7-Eleven restroom use in Thailand depends on branch discretion

Photo courtesy of CK Travels

Customers wondering whether they can use the restroom in the popular convenience store 7-Eleven during an emergency now have an answer. While in some countries customers can freely access store restrooms, the policy in Thailand is less straightforward.

A query was recently posted on the website pantip.com, where a user asked, “Can we ask to use the restroom at 7-Eleven?” The individual explained that they often drive long distances and sometimes stop at 7-Eleven to buy items before reaching their workplace. They wanted to know if it would be possible to use the restroom at the store.

The response came from an official 7-Eleven account, Nong Pao 7-Eleven.

“Permission to use the restroom at 7-Eleven depends on the discretion of the specific branch. Due to the large number of products within each store, it may not be convenient to provide restroom services. We apologise for any inconvenience.”

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Many netizens chimed in with their opinions, mostly agreeing that one should not request to use the restroom in 7-Eleven stores. They pointed out that these areas are usually restricted to staff and that Thailand offers numerous free public restrooms. Additionally, restrooms are available at gas stations along the highways, providing ample options for those travelling long distances.

However, some users shared experiences of being allowed to use the restroom at 7-Eleven. They mentioned informing the staff about their need, and the employees permitted them to access the restroom inside the store.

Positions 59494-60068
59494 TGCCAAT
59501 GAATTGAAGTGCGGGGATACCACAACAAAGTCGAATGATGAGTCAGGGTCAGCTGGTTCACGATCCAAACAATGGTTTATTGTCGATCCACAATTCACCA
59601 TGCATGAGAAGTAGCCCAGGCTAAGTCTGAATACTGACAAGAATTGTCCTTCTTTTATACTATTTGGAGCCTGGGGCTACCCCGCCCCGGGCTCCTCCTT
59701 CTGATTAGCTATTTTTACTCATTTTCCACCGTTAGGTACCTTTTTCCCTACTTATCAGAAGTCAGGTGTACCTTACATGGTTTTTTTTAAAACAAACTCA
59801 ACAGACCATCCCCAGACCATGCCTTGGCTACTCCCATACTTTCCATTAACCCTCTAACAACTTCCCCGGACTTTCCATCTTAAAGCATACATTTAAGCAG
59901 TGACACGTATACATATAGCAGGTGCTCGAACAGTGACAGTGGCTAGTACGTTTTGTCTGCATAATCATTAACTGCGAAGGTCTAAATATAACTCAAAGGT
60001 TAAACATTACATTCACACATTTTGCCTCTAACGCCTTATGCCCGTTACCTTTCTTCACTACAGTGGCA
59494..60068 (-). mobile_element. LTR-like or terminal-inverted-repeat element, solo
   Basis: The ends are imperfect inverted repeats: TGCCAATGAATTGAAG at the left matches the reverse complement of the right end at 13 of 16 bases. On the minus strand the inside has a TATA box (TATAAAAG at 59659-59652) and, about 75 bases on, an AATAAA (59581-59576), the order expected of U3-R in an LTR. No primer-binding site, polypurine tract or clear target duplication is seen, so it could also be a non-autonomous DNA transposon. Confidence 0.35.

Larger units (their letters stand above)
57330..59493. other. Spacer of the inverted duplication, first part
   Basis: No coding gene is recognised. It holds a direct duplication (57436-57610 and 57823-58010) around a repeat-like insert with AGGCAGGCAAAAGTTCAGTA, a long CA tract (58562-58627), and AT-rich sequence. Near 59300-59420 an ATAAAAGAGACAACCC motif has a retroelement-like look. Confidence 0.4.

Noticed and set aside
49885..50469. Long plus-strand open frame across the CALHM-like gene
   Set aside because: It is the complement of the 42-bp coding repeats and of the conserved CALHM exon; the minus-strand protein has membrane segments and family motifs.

In the northeastern region of Thailand, some netizens noted that certain 7-Eleven branches, specifically franchise stores operated by Ying Yong Minimart Co., Ltd., have marked restroom signs. These restrooms are accessible to customers without the need to ask for permission, reported Sanook.

In related news, the Tourist Police Bureau, in partnership with CP All Public Company Limited, is rolling out a new initiative to boost tourist safety with the help of 7-Eleven convenience stores.

Thailand News

Puntid Tantivangphaisal

Originally from Hong Kong, Puntid moved to Bangkok in 2020 to pursue further studies in translation. She holds a Bachelor's degree in Comparative Literature from the University of Hong Kong. Puntid spent 8 years living in Manchester, UK. Before joining The Thaiger, Puntid has been a freelance translator for 2 years. In her free time, she enjoys swimming and listening to music, as well as writing short fiction and poetry.

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